Croatia Forgives the Debt of 60,000 of its Poorest Citizens

The government passed a measure that would help relieve the economic burden of a $4.1 billion national debt.

Croatian Prime Minister Zoran Milanović. Image via Wikimedia Commons.

The Croatian government just passed a radical measure that would clear the debt of an estimated 60,000 of its citizens. The “Fresh Start” initiative is part of an effort to offset the deleterious impact of a six years-long recession on the economy. About 317,000 Croations don’t even have use of their bank accounts anymore, because outstanding debts to the government have blocked their access.

“We assess that this measure will be applicable to some 60,000 citizens,” Croatian Deputy Prime Minister Milanka Opacic said last month. “Thus they will be given a chance for a new start without a burden of debt.”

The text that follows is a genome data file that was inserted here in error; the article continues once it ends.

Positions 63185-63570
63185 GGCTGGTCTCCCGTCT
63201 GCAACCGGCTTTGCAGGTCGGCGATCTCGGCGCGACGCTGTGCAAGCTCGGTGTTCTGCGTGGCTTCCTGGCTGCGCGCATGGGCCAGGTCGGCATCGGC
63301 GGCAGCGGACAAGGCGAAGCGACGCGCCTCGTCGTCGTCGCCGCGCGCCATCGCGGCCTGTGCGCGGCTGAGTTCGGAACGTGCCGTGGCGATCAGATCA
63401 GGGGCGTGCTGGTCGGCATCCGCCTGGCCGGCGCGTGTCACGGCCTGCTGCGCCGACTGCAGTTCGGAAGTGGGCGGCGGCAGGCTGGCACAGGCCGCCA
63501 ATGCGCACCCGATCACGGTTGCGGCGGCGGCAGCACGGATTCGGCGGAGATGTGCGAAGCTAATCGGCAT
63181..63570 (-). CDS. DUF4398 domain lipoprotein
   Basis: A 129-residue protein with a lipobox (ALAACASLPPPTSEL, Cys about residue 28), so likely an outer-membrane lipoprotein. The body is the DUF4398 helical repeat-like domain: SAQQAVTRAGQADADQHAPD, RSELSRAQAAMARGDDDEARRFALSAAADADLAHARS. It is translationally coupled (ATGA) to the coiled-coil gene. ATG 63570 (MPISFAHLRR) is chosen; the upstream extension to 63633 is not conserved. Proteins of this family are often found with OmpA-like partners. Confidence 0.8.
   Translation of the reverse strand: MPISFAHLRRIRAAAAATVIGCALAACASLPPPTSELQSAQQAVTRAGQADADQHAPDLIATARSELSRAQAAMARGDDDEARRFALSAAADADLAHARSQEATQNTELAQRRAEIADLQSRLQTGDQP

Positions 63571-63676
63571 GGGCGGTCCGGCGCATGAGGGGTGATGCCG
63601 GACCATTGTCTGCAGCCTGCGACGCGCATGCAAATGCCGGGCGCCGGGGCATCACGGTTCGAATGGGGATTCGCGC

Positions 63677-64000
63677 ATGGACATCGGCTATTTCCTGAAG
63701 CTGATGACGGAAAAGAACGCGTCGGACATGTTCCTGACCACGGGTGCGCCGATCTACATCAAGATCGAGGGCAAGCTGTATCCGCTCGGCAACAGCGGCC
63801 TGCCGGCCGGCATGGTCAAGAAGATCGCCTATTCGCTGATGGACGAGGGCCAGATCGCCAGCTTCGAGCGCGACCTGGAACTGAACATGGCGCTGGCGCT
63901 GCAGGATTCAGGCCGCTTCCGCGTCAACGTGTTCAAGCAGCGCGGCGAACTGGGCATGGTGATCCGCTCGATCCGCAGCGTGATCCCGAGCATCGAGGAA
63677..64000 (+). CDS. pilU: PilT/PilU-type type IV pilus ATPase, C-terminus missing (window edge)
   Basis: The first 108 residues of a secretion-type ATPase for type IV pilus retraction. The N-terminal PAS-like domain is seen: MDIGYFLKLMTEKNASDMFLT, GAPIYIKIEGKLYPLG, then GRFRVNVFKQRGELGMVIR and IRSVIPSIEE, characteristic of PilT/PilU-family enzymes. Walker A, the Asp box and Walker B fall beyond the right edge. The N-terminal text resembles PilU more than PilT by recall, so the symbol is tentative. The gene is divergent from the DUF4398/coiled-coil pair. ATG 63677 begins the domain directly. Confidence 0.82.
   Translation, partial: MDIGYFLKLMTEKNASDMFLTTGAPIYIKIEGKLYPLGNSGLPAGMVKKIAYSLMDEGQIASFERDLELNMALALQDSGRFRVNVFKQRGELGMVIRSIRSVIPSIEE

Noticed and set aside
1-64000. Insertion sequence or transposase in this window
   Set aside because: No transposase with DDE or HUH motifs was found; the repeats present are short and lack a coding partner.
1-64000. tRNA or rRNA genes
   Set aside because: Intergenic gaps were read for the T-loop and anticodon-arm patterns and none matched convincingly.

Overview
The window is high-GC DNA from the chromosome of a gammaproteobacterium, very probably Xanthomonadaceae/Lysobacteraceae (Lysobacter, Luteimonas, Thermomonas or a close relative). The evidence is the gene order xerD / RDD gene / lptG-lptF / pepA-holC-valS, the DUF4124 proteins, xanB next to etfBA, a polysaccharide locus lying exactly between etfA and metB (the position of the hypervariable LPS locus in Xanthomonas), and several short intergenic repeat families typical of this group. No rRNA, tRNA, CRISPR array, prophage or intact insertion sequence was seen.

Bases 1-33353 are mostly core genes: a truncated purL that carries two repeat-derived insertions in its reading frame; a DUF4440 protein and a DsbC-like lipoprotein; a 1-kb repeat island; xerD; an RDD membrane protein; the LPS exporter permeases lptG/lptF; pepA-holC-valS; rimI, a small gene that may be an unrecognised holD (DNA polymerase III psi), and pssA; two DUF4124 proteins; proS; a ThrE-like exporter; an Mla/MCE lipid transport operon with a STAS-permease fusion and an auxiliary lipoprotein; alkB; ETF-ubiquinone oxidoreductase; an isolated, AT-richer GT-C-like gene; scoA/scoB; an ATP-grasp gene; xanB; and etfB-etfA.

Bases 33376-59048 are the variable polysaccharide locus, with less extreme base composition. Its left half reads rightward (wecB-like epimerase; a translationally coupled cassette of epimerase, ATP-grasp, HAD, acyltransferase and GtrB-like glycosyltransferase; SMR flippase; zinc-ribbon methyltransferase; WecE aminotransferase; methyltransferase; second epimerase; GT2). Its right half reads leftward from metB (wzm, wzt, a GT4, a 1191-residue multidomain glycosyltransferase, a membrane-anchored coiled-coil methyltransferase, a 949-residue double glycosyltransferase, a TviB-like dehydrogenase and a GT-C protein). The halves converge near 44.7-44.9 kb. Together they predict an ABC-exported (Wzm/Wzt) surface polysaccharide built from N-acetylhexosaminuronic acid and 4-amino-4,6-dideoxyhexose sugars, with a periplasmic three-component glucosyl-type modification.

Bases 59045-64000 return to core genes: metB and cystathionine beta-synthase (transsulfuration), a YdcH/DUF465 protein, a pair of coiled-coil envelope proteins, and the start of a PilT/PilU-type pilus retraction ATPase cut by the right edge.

Croatian debt stands at an incredible $4.1 billion, which is a hefty sum for a country as small as the Mediterranean nation of 4.4 million inhabitants. In order to implement the measure, a number of lenders have been persuaded to forgive the debt without compensation from the government.

But there are some eligibility requirements that must be met for the program. Croats who apply must have debts that amount to less than 35,000 Croatian kuna ($5,100) and must make a monthly income of less than 1,250 kuna ($138). They can’t be in possession of any savings or property.

Still, the program has some critics. Dean Baker, co-director of the Center for Economic and Policy Research told the Washington Post, that although there is no precedent for this kind of government action, it might not be a perfect solution.

“I am not sure that this is the best way to help low-income people. If lenders think this can happen again they will charge very high interest rates to low-income borrowers," Baker said to the Washington Post.

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